when you write the STORY...just make it like INSTRUCTIONS/description of a PERFECT CIRCLE TIME EXPERIENCE !!!!! Idea being she will then expect it to be that way...and then as she moves on you can adapt the story to help her cope with
"what to do if someones does this or that....etc"

(cos obviously to start with you are just trying to get her to get through a PERFECT circle time...and we all know that that's easy on paper...but in real life there are other kids which are bound to distrract her....and maybe sounds/smells etc..

so take it in stages....agree a time limit for her with nursery...they have to be reasonable...to expect ANY pre schooler to sit for more than 5 mins is hard...and if they have a SN ...even 1 minute may be all she is capable of at this age.... and it is up to the nursery to PRAISE her for what she IS managing (no matter how small)...and then they 'strtch it' by a little if they can till she is managing the whole circle time.....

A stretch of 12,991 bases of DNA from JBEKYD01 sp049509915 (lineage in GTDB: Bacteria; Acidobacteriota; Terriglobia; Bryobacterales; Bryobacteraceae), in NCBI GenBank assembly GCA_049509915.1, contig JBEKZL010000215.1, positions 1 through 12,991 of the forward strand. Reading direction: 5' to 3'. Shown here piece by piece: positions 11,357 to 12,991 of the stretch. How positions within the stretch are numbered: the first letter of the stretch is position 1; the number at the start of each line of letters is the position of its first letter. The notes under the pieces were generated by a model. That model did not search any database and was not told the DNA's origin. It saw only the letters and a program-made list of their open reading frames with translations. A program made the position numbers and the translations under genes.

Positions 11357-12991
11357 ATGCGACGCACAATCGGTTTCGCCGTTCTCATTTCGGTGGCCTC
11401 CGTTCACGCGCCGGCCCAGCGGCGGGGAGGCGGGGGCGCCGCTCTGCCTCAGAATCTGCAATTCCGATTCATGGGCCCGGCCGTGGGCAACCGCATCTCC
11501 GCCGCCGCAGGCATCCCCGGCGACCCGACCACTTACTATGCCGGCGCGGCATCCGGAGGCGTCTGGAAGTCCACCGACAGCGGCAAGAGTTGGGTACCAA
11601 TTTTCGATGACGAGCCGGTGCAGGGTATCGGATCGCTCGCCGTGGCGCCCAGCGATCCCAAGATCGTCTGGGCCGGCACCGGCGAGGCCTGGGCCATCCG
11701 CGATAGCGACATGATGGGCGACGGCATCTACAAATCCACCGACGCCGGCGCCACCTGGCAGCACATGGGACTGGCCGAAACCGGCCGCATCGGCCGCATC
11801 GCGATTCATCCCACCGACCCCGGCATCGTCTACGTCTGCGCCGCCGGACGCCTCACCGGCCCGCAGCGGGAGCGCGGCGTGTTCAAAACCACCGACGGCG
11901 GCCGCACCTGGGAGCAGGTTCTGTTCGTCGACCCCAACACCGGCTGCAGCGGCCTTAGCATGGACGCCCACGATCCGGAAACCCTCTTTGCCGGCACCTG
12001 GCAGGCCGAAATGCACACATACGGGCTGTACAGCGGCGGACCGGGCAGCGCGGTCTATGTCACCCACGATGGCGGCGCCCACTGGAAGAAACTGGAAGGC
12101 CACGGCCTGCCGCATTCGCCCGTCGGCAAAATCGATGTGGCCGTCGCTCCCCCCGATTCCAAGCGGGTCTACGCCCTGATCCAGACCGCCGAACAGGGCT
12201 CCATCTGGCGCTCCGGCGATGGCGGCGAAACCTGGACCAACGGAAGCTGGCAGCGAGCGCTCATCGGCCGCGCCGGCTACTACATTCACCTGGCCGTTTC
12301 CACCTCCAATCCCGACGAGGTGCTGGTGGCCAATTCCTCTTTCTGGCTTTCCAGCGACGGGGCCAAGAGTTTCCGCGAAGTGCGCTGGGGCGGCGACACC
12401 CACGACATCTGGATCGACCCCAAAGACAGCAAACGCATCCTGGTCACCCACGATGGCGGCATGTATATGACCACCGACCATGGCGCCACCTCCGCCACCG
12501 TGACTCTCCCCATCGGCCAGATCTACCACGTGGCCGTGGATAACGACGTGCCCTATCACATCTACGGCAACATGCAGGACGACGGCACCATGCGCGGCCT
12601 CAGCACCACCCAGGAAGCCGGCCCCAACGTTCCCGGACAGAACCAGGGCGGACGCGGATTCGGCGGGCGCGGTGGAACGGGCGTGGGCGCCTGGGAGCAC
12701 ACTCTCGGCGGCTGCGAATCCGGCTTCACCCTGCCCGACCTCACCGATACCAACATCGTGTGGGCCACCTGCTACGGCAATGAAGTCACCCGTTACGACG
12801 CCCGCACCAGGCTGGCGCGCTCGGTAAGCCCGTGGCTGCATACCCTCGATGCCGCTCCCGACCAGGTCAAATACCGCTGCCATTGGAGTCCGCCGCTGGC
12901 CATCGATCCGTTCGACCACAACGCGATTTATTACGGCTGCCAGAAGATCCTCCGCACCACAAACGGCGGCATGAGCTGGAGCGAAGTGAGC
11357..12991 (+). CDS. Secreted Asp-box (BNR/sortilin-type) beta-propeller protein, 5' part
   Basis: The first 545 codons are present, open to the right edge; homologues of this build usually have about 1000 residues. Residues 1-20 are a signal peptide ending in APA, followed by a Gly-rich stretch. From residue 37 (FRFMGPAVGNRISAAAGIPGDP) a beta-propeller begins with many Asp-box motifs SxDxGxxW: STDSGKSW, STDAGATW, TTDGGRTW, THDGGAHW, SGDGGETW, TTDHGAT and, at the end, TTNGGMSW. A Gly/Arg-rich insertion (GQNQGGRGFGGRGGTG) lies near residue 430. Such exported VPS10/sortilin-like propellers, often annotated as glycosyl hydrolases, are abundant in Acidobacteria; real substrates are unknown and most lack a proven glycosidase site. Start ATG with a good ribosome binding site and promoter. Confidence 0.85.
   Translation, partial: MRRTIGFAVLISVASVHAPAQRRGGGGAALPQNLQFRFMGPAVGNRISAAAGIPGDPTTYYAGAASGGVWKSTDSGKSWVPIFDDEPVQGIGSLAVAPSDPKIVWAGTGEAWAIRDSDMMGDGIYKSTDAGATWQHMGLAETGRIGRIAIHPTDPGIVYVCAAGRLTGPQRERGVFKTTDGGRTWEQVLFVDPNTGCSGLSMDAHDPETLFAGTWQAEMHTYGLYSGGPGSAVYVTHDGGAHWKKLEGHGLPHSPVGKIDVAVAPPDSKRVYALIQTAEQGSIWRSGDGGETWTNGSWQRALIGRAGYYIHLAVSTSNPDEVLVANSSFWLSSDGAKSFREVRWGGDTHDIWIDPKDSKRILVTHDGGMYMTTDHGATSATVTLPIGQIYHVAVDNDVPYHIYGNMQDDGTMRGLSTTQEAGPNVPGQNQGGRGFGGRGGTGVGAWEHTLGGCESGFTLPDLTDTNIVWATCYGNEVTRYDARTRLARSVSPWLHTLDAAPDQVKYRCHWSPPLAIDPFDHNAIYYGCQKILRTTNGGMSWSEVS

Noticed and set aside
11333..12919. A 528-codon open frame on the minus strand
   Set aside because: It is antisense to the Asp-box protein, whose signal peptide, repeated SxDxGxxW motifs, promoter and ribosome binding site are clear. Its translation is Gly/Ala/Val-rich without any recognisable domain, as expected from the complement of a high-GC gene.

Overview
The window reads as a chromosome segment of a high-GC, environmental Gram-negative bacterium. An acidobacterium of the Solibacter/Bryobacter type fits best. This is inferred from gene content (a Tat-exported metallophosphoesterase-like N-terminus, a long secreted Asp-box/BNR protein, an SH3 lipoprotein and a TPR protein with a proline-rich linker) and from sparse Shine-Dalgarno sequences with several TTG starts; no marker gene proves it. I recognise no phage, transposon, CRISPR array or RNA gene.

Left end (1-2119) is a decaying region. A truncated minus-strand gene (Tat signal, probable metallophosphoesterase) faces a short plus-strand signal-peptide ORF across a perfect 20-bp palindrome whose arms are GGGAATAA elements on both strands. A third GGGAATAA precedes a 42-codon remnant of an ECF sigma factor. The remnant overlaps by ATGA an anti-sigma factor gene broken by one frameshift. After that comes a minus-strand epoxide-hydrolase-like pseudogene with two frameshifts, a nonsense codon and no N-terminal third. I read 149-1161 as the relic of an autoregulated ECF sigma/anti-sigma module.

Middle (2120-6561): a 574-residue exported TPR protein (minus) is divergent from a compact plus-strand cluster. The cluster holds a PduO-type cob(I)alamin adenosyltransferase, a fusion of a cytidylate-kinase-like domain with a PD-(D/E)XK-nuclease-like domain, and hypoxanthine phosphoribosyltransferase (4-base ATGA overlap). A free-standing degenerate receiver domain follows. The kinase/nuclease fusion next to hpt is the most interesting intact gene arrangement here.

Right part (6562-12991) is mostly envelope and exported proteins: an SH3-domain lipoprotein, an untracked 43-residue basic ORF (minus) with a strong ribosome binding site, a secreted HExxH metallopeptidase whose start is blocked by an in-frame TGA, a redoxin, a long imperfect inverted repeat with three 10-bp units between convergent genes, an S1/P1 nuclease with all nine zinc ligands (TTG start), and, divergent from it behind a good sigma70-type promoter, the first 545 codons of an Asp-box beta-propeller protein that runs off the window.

sorry to rant on...but i have 2 with asperger's and one to be diagnosed...and all 3 have struggles with any form of 'regimented' seating on carpets etc...so assemblies are awful too... so whilst i know that in the real world they are expected to CONFORM... i also accept that they have their limits to tolerance....and that is part of their SN makeup...so cannot be TOTALLY stopped!

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MrsFrostgetful · 05/01/2006 11:12

LIZ!!!

just read what you said about the FIDDLE TOY...that is another excellent strategy...i actually stiched clothing labels into my son's pockets in preschool/recption class years..so that he could 'discreetly' fiddle with them in his pockets!